Essays on Flexible Budgeting and Prime variances( managerial accounting) Case Study

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Memorandum The CEO Mile High Cycles A Consultant 17 June Flexible Budget and Variances Horngren et al indicates that managers are can obtain information in relation to the reason for differences between actual and budgeted results by utilizing flexible budgets and variances. Information relating to variances is often used to determine the level of controls required. More attention would therefore be required in areas where large variances exist in comparison to those areas where variances are small. The flexible budget variance analysis for Mile High Cycles which is shown in the Appendix indicates that there is a favorable (F) flexible budget variance in the frame assembly area of $82,663 while the wheel and final assembly area shows unfavorable variances of $50,650 and $231,200 respectively.

This along with an increase in other overhead costs of $100,000 has resulted in a total unfavorable flexible budget variance of $299,187. The favorable variance in frame assembly is due mainly to price and efficiency variances generated by labor. The efficiency gains made by labor have been offset somewhat by unfavorable price variances in steel tubing and painting as shown in the Appendix.

The unfavorable price variance in steel tubing has been offset to a large extent by efficiency gains while that of painting has been increased due to inefficiencies. (See Appendix) The unfavorable flexible budget variances in the wheel assembly and final assembly are due mainly to price variances in the parts and the cost of reworking and to a lesser extent a small price variance in the cost of labor as well as labor inefficiencies (See Appendix). The price differences for parts were $2 and $17 more respectively compared with $0.50 price difference for steel tubing and painting in the frame assembly department.

The cost of reworking accounted for an additional $2.32 ($25,000/10,800) and $4.17 ($45,000/10800) respectively. Bob Moyer should be concerned about the performance of Mile High Cycle because most of the variances with the exception of labor in the frame assembly area are unfavorable. He should focus his attention on increasing efficiencies in the wheel and final assembly area where a lot of reworking is taking place. Information in the Appendix suggests that labor is inefficient.

The quality of the inputs used in production should be taken into account and steps should be taken to ensure that there is consistency. This can be achieved by ensuring that parts are purchased from suppliers who meet the requisite ISO standards. Bob Moyer should determine whether there are any problems in the design of the product as well as whether additional training of the labor force is required. Other overhead costs increased by $100,000 and so attention needs to be focused on finding out the reason for this increase.

The organization of the workforce could be a factor. Bob Moyer also needs to determine and set a limit within which variances are allowed. Those within limits would require no investigation while those outside would warrant investigation. This will save time as well as help to justify investigations relating to variances. A total cost per unit variance would be more useful than a series of functional variances when management knows that there are problems but only need an idea of whether the overall cost per unit variance is favorable or unfavorable.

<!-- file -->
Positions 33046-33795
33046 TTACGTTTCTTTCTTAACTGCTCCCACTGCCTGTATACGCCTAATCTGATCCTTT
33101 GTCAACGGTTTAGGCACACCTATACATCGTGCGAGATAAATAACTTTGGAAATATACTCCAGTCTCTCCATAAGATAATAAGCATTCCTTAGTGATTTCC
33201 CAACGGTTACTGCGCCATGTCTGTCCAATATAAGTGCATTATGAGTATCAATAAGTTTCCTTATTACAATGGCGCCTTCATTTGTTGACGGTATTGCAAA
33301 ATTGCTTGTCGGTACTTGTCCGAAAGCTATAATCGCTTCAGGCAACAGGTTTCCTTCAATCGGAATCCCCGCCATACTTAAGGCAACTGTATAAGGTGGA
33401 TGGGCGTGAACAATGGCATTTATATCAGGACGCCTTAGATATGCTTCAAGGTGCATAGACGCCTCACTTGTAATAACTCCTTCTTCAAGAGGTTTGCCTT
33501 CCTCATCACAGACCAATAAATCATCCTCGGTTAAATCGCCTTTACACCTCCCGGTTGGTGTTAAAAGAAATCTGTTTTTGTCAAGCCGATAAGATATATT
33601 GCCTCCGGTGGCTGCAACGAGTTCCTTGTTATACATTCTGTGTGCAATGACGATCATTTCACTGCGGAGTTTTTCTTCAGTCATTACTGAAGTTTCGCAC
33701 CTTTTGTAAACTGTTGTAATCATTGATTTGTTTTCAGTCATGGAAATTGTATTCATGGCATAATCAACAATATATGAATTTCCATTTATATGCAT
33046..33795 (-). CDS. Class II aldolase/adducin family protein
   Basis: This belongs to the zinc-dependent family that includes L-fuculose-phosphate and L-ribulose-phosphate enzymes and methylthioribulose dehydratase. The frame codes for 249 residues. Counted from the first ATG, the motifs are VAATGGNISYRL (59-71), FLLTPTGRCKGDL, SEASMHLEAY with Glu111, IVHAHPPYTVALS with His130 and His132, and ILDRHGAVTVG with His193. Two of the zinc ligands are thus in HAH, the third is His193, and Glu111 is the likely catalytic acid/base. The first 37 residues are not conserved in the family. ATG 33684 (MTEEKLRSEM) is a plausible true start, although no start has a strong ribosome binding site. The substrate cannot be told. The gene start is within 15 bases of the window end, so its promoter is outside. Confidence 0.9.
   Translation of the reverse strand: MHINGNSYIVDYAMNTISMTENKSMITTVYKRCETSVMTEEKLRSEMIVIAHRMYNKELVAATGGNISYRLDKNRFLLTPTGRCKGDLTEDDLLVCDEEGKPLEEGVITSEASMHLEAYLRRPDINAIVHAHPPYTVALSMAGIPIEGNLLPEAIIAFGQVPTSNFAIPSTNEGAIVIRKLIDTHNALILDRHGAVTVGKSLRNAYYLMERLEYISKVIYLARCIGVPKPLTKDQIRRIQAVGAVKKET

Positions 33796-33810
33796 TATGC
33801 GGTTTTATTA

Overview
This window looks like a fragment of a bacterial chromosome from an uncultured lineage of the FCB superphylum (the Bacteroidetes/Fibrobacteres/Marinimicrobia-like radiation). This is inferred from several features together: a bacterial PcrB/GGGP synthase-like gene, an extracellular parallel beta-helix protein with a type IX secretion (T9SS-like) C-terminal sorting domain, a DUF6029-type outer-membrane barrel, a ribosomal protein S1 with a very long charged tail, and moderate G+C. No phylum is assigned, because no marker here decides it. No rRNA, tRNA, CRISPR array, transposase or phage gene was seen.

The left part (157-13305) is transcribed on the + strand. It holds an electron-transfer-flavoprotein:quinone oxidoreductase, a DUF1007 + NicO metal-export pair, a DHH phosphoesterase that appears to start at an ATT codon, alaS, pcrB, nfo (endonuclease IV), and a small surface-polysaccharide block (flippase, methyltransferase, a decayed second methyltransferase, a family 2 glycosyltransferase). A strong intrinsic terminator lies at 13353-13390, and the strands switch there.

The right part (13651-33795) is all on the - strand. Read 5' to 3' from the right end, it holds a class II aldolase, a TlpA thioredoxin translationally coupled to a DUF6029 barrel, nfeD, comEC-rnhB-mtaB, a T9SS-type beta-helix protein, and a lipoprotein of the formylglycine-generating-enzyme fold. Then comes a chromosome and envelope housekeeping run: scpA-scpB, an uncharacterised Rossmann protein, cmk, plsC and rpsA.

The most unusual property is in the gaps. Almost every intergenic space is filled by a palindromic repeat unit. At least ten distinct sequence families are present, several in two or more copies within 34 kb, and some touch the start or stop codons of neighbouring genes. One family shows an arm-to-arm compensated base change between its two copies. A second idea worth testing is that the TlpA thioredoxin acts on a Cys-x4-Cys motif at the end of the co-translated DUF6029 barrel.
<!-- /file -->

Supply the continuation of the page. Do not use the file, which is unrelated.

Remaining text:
However, if more detailed information is required on how various functional areas contribute to the variance then a total cost per unit variance would be inadequate. References Horngren, C.T. , Datar, S.M and Rajan, M. (2011). Cost Accounting: A Managerial Emphasis. 14th ed. New Jersey: Prentice Hall Appendix Flexible Budget Variance Analysis for Mile High Cycles Price Variances Efficiency Variances Actual Costs (1) Flexible Budget Variances (2) = (1) -(3) Flexible Budget (3) Actual price of input ($) (4) Budgeted price of input ($) (5) Actual quantity of input (6) Price variance (7) = (4) - (5) * (6) Actual quantity of input (8) Budgeted quantity of input allowed for actual output (9) Budgeted price of input ($) (10) Efficiency variance ($) (11) = (8) – (9) * (10) Units produced 10,800 0 10,800 Frame assembly: Steel tubing 3,572,100 8,100 U 3,564,000 31.5 30 113,400 170,100 U 113,400 118,800 30 162,000 F Paint 28,187 1,187 U 27,000 20.5 20 1,375 687.5 U 1,375 1,350 20 500 U Labor 1,528,050 91,950 F 1,620,000 15.25 15 100,200 25,050 U 100,200 108,000 15 117,000 F Total Frame 5,128,337 82,663 F 5,211,000 195,838 U 278,500 F Wheel assembly: Parts 1,317,600 21,600 U 1,296,000 122 120 10,800 21,600 U 10,800 10,800 120 0 Rework parts 25,000 25,000 U 0 25,000 1 25,000 U 1 0 0 Labor 74,250 4,050 U 70,200 13.5 13 5,500 2,750 U 5,500 5,400 13 1,300 U Total wheel 1,416,850 50,650 U 1,366,200 49,350 U 1,300 U Final assembly: Parts 3,963,600 183,600 U 3,780,000 367 350 10,800 183,600 U 10,800 10,800 350 0 Rework parts 45,000 45,000 U 0 45,000 1 45,000 U 1 0 0 Labor 116,000 2,600 U 113,400 14.5 14 8,000 4,000 U 8,000 8,100 14 1,400 F Total final assembly 4,124,600 231,200 U 3,893,400 232,600 U 1,400 F Total direct costs 477,788 U 278,600 F Overhead costs: Rent 250,000 250,000 Office staff 100,000 100,000 Depreciation 100,000 100,000 Other costs 850,000 100,000 U 750,000 Total overheads 1,300,000 100,000 U 1,200,000 Total Annual Costs 11,969,787 299187 U 11,670,600

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